One of the most exciting recent developments in smartphone technology is advent of digital assistants, interactive programs that gives users voice activated access to the functions of their devices such as the contacts, calendar and Internet search.
These assistants are designed to simulate the experience of a helpful partner at your fingertips, and two main competitors each submit their claim to superiority in the digital assistant marketplace of today: Apple’s Siri and OK Google. Each of these assistants is programmed to answer your voice control questions, but each of them serves their purpose in a slightly different fashion.
Today, we examine both of the most popular options to determine which is the most helpful personal assistant you’ll never have to pay.You can pick up an iphone 6 plus at iiNet, read more about the packages available & get one that suits you & your family.
Powered chiefly by the industry leading proprietary search engine utility, OK Google is excellent for finding information online. Speed and volume of information are the focus with OK Google, and users can receive the most relevant information from the Internet in an instant by activating the feature and making a query that starts with “OK Google” after the listening chime sounds.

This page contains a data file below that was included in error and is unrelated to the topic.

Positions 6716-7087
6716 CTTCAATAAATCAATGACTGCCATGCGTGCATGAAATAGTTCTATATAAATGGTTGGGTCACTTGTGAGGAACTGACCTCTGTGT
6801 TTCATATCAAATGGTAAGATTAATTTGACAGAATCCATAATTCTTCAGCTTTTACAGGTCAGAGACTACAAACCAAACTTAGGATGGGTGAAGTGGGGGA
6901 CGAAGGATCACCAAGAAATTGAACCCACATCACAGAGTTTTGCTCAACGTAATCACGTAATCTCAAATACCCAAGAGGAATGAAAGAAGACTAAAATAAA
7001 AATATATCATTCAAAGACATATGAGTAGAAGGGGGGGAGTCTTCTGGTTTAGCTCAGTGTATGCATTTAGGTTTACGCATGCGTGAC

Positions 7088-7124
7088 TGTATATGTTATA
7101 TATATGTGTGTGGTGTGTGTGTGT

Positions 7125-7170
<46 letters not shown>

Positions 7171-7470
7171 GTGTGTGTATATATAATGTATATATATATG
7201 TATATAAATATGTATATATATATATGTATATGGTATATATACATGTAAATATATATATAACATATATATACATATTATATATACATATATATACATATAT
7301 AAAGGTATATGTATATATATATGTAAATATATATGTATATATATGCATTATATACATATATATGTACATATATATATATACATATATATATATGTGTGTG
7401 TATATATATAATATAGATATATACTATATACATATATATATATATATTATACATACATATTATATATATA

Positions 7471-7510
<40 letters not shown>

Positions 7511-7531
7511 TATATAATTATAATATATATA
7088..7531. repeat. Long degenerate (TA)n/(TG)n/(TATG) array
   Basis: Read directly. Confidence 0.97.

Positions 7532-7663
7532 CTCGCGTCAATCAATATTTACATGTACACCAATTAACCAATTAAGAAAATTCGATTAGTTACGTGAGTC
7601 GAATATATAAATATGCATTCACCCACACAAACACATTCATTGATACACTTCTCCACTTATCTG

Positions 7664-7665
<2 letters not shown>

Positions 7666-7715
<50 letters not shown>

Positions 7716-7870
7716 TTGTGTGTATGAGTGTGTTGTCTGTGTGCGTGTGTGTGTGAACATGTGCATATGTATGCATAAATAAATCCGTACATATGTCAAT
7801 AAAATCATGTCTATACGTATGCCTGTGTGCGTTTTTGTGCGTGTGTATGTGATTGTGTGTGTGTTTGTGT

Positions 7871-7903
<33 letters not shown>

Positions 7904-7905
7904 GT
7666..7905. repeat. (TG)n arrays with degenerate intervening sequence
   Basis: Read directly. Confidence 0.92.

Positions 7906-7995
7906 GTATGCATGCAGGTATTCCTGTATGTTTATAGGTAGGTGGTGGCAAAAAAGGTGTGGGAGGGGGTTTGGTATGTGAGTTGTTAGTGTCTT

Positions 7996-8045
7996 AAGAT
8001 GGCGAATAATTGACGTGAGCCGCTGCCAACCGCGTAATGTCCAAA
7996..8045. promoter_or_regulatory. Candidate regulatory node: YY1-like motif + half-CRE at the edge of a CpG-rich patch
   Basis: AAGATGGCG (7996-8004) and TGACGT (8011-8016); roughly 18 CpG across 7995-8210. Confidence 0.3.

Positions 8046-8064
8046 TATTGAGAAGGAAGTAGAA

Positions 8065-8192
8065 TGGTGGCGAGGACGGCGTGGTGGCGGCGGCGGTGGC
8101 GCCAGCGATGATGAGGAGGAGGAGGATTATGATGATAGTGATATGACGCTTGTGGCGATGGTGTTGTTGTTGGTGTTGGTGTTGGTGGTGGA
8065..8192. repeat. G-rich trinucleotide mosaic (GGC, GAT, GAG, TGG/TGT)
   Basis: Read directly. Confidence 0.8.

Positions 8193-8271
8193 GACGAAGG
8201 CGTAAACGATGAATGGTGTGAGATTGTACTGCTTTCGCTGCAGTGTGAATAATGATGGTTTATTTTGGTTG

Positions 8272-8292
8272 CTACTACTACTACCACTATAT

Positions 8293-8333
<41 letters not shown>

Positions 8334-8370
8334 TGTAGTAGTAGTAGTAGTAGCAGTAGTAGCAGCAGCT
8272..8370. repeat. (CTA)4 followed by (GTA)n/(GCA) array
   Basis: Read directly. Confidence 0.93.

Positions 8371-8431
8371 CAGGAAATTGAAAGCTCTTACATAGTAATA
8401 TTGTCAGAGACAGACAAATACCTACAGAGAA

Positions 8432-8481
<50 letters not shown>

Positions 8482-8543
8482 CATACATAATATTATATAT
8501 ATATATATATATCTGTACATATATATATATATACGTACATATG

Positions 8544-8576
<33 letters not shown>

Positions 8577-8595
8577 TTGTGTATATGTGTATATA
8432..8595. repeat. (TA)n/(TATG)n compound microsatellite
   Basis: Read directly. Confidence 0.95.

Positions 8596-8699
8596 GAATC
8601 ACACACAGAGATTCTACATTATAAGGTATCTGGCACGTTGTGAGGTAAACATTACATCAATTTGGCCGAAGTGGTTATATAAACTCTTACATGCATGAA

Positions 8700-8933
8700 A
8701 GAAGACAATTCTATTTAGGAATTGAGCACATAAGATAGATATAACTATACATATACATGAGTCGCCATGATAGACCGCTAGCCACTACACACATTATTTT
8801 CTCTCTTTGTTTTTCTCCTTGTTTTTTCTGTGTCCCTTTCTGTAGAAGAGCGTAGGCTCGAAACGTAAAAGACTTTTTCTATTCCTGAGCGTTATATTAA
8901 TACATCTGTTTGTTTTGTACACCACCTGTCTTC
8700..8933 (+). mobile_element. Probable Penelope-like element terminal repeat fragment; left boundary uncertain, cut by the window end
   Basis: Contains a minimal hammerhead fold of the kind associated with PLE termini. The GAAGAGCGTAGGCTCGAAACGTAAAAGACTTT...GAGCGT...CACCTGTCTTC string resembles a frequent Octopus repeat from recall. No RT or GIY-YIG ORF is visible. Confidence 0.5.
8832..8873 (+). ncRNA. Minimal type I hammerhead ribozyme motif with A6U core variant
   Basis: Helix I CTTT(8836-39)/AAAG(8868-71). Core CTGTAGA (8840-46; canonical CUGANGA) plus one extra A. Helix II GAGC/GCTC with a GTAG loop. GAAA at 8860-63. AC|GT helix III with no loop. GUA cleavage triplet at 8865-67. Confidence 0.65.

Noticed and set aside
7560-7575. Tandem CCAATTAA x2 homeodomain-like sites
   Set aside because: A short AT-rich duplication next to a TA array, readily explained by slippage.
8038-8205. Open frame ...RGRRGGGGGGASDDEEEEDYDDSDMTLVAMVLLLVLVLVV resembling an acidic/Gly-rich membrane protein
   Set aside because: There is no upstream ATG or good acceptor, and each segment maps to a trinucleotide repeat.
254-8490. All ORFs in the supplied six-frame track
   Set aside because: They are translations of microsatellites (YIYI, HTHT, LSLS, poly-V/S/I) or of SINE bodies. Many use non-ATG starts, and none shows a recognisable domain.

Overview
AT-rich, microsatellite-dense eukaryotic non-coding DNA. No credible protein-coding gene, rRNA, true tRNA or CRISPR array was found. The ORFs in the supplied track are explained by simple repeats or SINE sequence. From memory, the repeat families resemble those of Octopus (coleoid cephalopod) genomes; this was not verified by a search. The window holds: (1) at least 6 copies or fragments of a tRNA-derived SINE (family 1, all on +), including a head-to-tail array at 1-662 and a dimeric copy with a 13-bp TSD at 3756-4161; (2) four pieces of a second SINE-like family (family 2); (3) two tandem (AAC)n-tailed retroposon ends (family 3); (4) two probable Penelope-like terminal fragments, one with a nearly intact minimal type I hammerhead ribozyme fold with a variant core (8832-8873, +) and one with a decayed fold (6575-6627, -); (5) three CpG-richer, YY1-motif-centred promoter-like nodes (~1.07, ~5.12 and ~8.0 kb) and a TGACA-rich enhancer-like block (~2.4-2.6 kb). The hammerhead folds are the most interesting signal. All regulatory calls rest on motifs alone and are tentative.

While OK Google is outstanding at finding and delivering information from the Internet, its reliance on its search capabilities at the expense of context can also be a drawback. For example, the request to set an appointment for a given time can sometimes result in a fruitless online search for the spoken phrase or create a recurring reminder. It also has some trouble recognizing phrases word for word, and although the software typically does a decent job of piecing the general context together, this can be problematic on occasion.
Apple’s entry into the digital assistant wars is known as Siri, and takes more of a focus on user interaction and personality. Siri also uses online search utilities to find information in response to a voice query, and will frequently include engaging quips with the hard information for a personal touch.
The new “Hey. Siri” features of iOS 8 allows users to activate the feature with their voice, even when the phone is asleep. Siri is also much more capable than OK Google at processing individual words, which is practically required to suit her chatty personality.
As for less positive aspects, Siri aims to add character where OK Google concentrates on functionality, and so it has a significantly longer average processing time because of the complexity of its programming. The “Hey Siri” mode also drains battery power quickly, and may have to be turned off to conserve a charge.
Overall, both OK Google and Siri can be helpful to users depending on what they expect from their digital assistant. For users who value the most relevant information on demand, OK Google is built to shine, but if user interaction is most important, Siri is much more tailored to meet your needs.